One of the most eloquent and expository of Shiva’s manifestations depicts him as Nataraja, Dance-King or the Lord of the Dance, whose cosmic lila, or “play,” forms the very nature and reason of reality. Shiva fills the whole cosmos with his joyful dance called tandava, which represents his five activities: shrishti, or creation; sthiti, or preservation; samhara, or destruction; tirobhava, or illusion; and anugraha, or salvation. In one hand he beats his drum, the primordial heartbeat of creation, while in another hand he holds the fire of all emcompassing destruction. Yet Shiva as Lord of Dance also offers an alternative to the cycles of life and death, for his third hand, with palm facing outwards, performs the mudra or gesture of abhaya (“fear not” or “hope”) which relieves us from despair, while his fourth hand points to a raised foot indicating liberation from the demon of ignorance upon which his other foot firmly stands. He dances and dances until the cosmos is brought to the point of annihilation; it has to be destroyed in order to be reintegrated into the Absolute. Shiva’s intoxicating and revelatory dance was often the cause of conversion of heretics and enemies. It is finally creative, for it expresses the otherwise inexpressible.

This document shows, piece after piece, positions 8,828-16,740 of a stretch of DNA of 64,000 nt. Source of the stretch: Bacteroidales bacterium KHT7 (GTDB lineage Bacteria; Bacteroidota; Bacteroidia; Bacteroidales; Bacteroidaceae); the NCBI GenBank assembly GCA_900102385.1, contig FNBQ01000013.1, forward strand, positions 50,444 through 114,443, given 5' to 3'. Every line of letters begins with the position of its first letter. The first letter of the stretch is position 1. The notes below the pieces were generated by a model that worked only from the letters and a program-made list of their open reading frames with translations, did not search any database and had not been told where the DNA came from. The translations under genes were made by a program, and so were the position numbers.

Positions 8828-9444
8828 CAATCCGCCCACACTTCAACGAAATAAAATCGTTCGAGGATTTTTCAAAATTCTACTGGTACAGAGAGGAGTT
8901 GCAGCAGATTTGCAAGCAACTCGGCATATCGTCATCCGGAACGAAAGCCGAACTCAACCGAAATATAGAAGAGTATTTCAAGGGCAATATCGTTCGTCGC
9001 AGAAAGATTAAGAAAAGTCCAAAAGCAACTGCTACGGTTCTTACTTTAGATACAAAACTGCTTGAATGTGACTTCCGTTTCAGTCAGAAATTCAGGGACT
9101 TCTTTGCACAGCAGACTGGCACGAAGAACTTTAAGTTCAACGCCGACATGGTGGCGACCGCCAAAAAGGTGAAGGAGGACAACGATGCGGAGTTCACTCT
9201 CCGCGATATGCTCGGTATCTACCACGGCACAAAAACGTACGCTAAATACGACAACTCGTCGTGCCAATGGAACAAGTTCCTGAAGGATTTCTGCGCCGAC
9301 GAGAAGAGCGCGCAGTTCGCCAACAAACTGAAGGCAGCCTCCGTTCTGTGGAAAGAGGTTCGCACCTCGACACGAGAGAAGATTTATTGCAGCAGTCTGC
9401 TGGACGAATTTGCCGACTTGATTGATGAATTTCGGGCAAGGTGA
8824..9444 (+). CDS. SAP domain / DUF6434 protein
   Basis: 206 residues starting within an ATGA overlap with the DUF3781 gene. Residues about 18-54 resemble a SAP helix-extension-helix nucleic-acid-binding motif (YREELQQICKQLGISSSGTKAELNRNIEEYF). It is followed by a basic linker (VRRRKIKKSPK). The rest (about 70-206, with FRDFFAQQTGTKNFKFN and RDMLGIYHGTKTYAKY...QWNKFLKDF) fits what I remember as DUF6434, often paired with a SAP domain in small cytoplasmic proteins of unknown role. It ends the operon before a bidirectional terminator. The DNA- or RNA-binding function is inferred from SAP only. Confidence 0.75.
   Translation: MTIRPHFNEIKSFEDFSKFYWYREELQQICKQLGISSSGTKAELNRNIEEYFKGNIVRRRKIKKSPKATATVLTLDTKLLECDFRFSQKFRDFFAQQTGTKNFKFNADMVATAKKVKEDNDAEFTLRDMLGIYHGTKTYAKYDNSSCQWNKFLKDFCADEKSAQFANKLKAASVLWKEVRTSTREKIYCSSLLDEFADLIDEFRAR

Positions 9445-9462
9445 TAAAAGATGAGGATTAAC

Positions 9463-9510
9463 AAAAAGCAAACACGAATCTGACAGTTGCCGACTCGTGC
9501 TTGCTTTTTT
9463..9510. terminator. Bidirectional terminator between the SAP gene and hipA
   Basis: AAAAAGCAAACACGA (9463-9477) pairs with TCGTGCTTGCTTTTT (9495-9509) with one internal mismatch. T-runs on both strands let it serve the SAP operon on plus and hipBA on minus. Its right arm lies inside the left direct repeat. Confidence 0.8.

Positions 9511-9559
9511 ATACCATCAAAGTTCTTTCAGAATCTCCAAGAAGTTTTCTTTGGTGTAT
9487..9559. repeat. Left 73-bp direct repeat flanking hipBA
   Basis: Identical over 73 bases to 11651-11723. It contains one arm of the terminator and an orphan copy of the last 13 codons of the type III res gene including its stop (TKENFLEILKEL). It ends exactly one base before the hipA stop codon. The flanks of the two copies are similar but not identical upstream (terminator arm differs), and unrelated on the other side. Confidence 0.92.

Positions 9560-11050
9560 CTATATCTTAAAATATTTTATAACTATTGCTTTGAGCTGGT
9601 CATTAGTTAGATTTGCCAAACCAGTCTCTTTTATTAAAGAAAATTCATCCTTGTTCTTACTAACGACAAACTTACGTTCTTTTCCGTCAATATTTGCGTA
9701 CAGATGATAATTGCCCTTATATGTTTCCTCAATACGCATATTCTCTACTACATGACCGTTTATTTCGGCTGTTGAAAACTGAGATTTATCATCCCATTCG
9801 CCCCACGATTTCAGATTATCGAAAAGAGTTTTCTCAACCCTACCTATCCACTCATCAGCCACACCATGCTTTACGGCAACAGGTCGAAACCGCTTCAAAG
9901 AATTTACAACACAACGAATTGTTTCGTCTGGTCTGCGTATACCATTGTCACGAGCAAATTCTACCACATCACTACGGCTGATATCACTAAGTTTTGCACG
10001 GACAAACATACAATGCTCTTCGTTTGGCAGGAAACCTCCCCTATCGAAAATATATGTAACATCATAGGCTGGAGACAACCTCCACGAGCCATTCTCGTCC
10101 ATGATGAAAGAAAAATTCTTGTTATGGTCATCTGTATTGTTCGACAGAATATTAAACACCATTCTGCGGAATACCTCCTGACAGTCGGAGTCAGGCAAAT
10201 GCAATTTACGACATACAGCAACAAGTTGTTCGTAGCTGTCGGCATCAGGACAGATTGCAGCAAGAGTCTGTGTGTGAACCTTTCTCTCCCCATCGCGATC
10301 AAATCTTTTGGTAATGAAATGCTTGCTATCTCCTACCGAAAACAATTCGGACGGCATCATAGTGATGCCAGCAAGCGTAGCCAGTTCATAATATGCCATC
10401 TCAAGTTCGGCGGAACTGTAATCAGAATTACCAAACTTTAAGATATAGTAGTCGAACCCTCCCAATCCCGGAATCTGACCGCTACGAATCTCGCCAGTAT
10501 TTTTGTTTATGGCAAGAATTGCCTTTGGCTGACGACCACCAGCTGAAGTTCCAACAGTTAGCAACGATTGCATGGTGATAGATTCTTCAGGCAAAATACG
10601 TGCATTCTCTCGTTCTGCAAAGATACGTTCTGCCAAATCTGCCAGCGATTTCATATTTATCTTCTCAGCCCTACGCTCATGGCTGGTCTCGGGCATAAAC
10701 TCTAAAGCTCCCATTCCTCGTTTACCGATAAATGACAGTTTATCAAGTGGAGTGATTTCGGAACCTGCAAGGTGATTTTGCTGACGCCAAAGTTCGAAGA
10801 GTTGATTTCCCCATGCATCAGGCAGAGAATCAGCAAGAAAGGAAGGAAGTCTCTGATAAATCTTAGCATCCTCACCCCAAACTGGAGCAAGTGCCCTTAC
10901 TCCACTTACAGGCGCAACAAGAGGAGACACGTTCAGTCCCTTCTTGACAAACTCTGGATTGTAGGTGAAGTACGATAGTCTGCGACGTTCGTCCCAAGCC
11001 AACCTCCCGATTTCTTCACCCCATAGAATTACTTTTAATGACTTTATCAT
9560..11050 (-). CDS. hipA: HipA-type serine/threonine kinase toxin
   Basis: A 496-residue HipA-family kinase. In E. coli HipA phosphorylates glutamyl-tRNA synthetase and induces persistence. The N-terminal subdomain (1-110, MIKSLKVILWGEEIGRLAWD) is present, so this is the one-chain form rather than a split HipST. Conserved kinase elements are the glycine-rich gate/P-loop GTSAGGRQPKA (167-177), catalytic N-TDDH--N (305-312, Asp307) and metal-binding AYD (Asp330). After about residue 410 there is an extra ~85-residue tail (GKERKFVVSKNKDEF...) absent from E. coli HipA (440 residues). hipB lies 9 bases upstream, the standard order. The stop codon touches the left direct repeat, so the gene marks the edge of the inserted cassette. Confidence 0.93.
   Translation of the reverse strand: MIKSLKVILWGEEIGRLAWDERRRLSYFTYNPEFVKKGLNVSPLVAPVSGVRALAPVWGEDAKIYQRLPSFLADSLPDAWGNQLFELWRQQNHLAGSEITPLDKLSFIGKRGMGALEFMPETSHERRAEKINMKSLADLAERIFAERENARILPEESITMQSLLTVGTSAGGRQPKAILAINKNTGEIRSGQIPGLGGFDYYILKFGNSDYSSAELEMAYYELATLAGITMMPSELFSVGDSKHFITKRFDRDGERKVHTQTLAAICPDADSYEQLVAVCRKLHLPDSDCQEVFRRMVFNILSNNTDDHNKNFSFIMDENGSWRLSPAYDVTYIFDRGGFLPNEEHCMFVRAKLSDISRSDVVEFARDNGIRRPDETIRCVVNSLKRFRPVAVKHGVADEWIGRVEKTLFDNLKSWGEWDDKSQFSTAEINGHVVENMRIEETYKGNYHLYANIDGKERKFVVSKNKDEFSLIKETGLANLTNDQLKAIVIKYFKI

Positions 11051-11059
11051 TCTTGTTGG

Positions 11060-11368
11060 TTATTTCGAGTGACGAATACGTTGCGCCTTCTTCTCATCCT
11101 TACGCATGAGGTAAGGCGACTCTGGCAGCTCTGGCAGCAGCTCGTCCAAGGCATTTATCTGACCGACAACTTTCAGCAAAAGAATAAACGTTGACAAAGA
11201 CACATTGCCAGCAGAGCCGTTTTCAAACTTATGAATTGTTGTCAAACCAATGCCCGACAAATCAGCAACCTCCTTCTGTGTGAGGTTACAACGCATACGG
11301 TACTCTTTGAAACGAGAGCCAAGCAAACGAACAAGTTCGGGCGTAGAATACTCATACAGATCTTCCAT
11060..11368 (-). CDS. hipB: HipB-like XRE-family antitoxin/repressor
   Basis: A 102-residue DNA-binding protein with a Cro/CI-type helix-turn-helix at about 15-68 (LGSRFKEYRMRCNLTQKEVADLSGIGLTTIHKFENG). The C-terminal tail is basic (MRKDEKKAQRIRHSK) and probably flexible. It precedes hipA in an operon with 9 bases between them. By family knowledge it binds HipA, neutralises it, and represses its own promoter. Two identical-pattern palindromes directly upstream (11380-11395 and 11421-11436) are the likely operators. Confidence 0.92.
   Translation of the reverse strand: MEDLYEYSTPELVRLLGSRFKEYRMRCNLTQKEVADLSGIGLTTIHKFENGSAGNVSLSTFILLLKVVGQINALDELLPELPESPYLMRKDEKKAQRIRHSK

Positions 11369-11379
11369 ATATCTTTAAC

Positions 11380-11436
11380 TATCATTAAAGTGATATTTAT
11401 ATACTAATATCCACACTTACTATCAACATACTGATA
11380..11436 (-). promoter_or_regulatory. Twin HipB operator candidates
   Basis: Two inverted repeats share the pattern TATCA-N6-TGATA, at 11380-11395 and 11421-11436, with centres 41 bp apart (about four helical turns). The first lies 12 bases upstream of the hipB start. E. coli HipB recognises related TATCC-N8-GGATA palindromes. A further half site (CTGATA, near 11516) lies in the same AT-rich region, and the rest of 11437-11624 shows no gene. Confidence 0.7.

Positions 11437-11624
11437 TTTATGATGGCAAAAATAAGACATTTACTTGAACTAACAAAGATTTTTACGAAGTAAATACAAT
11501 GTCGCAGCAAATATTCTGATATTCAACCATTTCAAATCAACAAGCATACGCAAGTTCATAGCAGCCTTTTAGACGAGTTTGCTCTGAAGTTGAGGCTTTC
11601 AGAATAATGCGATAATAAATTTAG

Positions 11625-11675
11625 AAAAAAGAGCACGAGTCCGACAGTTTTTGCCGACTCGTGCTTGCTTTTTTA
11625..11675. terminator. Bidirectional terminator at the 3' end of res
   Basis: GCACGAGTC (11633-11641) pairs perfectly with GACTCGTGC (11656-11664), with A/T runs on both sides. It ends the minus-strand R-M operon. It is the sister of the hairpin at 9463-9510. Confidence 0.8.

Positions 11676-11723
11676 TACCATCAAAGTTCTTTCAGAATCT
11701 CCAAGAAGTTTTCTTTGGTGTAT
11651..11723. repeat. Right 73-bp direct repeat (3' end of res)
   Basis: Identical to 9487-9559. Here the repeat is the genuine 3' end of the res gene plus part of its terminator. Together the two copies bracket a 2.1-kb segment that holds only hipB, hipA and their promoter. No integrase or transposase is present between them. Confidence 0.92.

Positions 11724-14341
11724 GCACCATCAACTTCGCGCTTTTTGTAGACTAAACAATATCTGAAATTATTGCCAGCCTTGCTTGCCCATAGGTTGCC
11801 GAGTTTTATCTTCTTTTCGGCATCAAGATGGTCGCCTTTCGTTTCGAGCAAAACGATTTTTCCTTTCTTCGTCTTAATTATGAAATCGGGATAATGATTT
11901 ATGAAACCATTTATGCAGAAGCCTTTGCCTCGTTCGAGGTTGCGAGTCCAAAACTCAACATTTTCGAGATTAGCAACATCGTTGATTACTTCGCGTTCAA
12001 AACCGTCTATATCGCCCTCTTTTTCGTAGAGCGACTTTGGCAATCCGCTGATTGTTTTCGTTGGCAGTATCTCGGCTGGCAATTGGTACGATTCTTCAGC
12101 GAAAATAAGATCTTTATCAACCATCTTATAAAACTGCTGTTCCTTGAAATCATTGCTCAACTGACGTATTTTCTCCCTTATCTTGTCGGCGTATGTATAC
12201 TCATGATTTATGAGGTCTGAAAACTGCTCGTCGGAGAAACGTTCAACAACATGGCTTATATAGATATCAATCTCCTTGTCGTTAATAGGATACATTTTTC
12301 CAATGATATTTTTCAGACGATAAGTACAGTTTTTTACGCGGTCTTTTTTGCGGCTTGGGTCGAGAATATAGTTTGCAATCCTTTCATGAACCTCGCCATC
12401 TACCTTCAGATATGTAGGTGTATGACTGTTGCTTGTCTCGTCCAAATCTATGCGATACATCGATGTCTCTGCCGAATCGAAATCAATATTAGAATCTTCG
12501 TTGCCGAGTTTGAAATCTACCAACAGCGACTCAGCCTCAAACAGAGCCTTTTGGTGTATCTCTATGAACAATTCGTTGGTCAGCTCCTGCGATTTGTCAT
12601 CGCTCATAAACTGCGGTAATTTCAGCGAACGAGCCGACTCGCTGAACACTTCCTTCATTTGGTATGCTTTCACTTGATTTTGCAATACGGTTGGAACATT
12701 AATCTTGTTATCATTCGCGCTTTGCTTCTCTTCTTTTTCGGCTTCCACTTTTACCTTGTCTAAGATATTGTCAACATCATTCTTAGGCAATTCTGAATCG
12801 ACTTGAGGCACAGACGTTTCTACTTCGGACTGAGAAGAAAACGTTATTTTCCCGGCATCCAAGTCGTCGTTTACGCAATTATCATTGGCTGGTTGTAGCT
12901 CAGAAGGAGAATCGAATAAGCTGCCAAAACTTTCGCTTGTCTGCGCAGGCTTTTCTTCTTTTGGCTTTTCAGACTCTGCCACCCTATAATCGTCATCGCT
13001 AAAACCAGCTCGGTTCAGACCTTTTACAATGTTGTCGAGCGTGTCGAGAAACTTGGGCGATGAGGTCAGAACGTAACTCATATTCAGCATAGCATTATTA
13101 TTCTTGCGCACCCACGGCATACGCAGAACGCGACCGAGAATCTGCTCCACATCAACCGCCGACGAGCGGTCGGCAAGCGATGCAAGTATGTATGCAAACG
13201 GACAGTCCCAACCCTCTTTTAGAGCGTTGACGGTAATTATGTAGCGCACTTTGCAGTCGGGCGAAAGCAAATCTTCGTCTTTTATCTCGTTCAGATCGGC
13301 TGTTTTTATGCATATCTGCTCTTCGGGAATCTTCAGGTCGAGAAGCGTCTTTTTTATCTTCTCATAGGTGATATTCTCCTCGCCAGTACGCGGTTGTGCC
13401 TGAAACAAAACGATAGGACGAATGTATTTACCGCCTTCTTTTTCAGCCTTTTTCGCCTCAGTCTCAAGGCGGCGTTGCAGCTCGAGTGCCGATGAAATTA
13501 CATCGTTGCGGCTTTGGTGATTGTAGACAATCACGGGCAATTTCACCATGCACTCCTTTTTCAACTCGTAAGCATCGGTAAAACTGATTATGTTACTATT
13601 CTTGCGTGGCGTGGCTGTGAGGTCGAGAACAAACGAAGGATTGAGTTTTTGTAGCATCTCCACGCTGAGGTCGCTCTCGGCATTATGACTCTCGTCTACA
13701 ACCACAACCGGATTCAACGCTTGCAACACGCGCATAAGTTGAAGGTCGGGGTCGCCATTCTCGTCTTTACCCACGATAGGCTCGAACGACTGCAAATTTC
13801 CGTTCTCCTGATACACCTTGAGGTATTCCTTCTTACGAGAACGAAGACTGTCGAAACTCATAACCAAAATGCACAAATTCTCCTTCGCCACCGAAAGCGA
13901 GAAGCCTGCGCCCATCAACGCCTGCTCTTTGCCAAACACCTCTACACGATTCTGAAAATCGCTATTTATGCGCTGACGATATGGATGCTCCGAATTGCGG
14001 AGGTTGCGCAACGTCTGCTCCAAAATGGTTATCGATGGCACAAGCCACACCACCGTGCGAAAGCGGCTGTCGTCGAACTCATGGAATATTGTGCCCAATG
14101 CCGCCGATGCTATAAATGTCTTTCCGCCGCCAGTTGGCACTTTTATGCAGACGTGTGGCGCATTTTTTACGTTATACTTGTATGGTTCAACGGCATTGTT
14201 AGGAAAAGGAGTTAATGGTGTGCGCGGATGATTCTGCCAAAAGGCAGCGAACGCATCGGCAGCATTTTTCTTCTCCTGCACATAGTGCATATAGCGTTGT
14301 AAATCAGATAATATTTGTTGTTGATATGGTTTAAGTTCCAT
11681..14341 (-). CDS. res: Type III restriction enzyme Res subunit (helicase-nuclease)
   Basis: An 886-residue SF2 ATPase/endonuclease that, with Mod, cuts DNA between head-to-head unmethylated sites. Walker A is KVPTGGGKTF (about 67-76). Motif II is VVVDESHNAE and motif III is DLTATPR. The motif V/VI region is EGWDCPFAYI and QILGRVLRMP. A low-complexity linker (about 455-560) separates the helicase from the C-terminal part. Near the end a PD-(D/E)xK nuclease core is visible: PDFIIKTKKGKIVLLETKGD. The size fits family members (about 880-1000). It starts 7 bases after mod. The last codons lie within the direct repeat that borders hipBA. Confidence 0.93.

Shiva has always had a wide and popular following and many stories are attached to him. According to Hindu mythology, when the demons and deities churned the Sea of Milk, 14 jewels surfaced. One of them was a poison, which neither the deities nor the demons would accept. Since the poisonous fumes threatened to devastate the world, Shiva drank the poison. The poison was so deadly that his throat became blue, which is why Shiva also earned the epithet Nilakantha, the blue-throated. To relieve Shiva from the burning sensation of the poison, he was given the moon, which had also come out from the ocean, to cool him down. Thus he wears the crescent moon today.